Beacons Bring Little India History to Singapore Visitors and Residents

By Claire Swedberg

The National Heritage Board is piloting a system that enables visitors to learn about the attractions around them as they walk along the BLE-enabled Little India Heritage Trail.


Singapore’s National Heritage Board (NHB) is piloting Bluetooth Low Energy (BLE) beacon technology to attract the interest of visitors—especially young ones—to the area’s history via their smartphones. The Little India Heritage Trail, the latest of Singapore’s Heritage Trails, will feature BLE beacons to provide visitors with information about the area, based on their location, on their Bluetooth-enabled phones.

The Little India Heritage Trail spans 4 kilometers (2.5 miles) throughout Singapore’s Little India precinct, a historic area which is home to a melting pot of communities and cultures. NHB has established a series of trails—this is the 16th—that cover parts of the city and highlight the area’s historic and social features. All trails come with signage “storyboard” markers, an information brochure and maps in English, Mandarin, Malay and Tamil, but NHB has brought technology to the Little India historic sites as well.

Little India Heritage Trail mobile page, with a Heritage Trail marker in the background (photo: National Heritage Board)

The board’s missions, says Shaun Wong, NHB’s digital manager, are the preservation and sharing of Singapore’s diverse communities and their history with residents and visitors. The first heritage trail, known as the Civic District Trail, opened in 1999 as part of the country’s national millennium celebrations. “These self-guided trails have become a key staple in our efforts to promote community heritage and ownership,” Wong states, “connecting Singaporeans to the areas and their rich heritage.”

The Little India Heritage Trail’s beacon system is going live this month, with BLE beacons at 18 markers across all 40-plus heritage sites, detailing the precint’s two-century-old heritage. The trail, Wong notes, comes with three different thematic routes: “Serangoon in the 1900s” (presenting historic information from that time period), “Walk of Faiths” (featuring places of worship) and “Shop Till You Drop” (a 30-minute trail that covers the business district).

Former House of Tan Teng Niah—the last surviving Chinese villa in Little India (photo: National Heritage Board)

The BLE technology is designed to make information more interesting to the more digital-savvy generations, or to anyone else with a Bluetooth-enabled smartphone, by bringing content to their phones in the form of text, pictures and videos. It also enables them to share their own pictures at the site with others. The goal, Wong explains, is to bring history and heritage to the next generation.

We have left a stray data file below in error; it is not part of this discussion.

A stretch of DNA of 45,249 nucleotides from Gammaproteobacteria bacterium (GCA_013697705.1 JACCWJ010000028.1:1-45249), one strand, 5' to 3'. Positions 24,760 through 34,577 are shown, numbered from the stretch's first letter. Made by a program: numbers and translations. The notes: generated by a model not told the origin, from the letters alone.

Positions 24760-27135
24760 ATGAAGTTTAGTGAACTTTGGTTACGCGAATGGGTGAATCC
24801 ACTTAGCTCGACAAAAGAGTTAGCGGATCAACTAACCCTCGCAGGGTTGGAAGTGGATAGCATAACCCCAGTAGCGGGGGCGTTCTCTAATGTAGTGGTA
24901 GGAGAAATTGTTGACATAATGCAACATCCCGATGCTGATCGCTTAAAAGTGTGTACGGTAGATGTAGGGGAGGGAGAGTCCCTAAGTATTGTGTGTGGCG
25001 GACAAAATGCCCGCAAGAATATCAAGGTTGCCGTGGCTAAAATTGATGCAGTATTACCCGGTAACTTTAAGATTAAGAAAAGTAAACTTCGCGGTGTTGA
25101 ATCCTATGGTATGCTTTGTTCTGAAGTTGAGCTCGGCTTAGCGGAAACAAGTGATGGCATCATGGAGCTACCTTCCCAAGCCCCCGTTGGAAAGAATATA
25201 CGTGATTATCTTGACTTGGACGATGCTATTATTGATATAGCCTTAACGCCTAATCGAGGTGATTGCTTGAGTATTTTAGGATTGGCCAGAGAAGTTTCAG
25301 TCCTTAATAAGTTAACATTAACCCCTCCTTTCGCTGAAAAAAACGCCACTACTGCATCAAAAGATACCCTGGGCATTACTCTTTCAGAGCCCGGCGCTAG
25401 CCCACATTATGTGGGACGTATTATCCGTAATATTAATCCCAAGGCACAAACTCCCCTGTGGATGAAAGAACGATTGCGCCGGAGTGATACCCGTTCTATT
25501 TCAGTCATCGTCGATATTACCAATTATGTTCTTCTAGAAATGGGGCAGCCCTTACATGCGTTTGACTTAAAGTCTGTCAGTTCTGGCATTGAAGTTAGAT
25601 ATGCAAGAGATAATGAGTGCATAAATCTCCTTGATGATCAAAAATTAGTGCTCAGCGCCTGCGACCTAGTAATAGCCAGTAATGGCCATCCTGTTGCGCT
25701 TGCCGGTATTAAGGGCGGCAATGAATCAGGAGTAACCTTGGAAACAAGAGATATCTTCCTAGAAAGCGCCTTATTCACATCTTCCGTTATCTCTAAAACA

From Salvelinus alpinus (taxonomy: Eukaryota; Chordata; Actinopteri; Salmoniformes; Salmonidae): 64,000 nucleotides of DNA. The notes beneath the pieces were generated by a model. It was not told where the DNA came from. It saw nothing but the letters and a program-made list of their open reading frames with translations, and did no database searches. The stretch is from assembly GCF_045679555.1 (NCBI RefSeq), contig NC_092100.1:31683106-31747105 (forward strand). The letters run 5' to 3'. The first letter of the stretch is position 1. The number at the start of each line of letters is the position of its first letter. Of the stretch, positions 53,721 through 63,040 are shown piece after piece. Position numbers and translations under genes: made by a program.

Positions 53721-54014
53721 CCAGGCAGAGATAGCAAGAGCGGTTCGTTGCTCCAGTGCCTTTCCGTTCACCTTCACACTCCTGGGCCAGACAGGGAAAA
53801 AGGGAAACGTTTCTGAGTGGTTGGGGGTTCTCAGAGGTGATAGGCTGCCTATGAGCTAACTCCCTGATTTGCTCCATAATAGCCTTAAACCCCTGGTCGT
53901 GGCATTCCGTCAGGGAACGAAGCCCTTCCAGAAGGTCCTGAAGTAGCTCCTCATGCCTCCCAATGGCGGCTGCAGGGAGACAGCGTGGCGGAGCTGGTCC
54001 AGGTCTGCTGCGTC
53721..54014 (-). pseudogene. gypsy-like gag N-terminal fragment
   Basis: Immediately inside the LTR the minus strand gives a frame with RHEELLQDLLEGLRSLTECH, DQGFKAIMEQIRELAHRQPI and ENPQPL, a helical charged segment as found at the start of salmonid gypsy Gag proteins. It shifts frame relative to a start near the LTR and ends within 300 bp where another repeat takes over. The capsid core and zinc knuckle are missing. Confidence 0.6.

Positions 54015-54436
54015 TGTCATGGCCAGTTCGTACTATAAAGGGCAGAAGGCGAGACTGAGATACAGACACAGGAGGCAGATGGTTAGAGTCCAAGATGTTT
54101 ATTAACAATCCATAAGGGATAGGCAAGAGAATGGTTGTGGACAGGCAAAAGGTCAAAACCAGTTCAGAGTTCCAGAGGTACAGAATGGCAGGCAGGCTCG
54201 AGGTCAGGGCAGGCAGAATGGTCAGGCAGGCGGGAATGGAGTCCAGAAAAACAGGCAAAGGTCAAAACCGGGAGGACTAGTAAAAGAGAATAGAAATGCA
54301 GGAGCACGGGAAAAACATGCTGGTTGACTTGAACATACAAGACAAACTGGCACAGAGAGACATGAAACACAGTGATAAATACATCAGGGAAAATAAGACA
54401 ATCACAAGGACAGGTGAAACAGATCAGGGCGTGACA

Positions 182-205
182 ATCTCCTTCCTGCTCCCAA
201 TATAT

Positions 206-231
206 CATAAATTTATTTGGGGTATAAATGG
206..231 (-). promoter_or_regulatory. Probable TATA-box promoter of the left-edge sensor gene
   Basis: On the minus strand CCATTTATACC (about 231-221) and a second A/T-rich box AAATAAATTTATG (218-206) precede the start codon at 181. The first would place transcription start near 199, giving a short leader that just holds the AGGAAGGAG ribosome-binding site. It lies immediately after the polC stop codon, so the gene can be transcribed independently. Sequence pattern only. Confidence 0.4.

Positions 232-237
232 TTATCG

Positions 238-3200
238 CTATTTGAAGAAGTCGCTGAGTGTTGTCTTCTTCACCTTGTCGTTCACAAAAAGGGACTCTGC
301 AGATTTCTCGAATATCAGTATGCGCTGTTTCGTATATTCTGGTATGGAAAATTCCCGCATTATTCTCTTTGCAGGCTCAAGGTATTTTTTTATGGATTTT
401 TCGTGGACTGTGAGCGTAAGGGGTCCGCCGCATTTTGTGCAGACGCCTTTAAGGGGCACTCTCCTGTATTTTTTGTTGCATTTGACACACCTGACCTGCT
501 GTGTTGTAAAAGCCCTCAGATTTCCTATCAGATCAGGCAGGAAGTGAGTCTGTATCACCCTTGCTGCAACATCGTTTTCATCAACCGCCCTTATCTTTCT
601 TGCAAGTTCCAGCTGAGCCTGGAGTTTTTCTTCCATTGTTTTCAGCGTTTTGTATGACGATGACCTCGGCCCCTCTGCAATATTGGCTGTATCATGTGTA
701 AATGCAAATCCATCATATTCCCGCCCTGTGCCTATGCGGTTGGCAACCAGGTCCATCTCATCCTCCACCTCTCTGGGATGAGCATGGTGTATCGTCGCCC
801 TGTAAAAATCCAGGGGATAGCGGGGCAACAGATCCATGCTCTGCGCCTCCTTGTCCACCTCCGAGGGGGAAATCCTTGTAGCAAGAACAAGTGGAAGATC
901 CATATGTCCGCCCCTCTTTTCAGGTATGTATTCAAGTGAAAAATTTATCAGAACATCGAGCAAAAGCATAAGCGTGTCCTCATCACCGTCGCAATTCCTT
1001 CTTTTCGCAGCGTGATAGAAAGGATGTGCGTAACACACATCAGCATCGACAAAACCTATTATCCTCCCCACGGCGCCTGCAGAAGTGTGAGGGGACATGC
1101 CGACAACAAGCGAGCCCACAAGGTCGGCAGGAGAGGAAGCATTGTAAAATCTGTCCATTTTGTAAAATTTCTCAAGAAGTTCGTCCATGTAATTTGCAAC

Users need only have a Bluetooth connection enabled on their phones. Then, as they come within range of a beacon (Accent Systems‘ iBKS model), they receive a transmission from that device, prompting the phone to access content specific to that location on the NHB’s dedicated server, with no app necessary.

Little India Arcade consists of a cluster of conserved neoclassical shop houses, built in 1913. (Photo: National Heritage Board)

“We did not develop any app,” Wong says. Instead, she explains, “We found configuring our web content-management system templates to deliver URLs… would be less invasive.” The system uses Chrome’s widget to scan for beacons, Wong adds, and since Chrome is available for both iOS and Android, “visitors simply need to set up their mobile devices once and be able to access all 18 sites on the Little India Heritage Trail.”

The user is then invited to select the content to view it. Content includes information about an historic mosque in the early 20th century, along with a church from the same era. A Mahatma Gandhi memorial has a marker that links it to content about the former Indian leader, while other content is available regarding a Buddhist temple, and Hindu temples, as well as a former horse-racing track, a market, a hospital and a former school.

Trail visitors receive exclusive content in the form of “lesser-known facts,” Wong says, in addition to other content and images, including crowd-sourced content from visitors to Little India. “This is beyond what can be [printed] within the physical space of each heritage marker,” he states, “and allows us to enhance our visitors’ understanding of Little India.”

Not only does the mobile page provide more information about the sites, but it also helps users identify other nearby heritage markers. Additionally, it provides simple directions to help them reach their next destination.

National Heritage Board’s Shaun Wong (photo: National Heritage Board

The beacons provide analytic data for NHB as well. For instance, the organization can view how often beacon transmissions are received, where and when this occurs, and how often content is viewed, based on mobile phone responses. “We hope this pilot will minimally allow us to understand how many times the additional information was accessed by visitors,” Wong says, “and potentially the time spent by visitors reading the physical web pages.”

NHB will use the data analytics to gain insight into whether the technology should be provided at other heritage places, Wong says. As the pilot proceeds, the organization plans to review the public responses to it before making any decisions regarding whether or not to implement it for other heritage trails.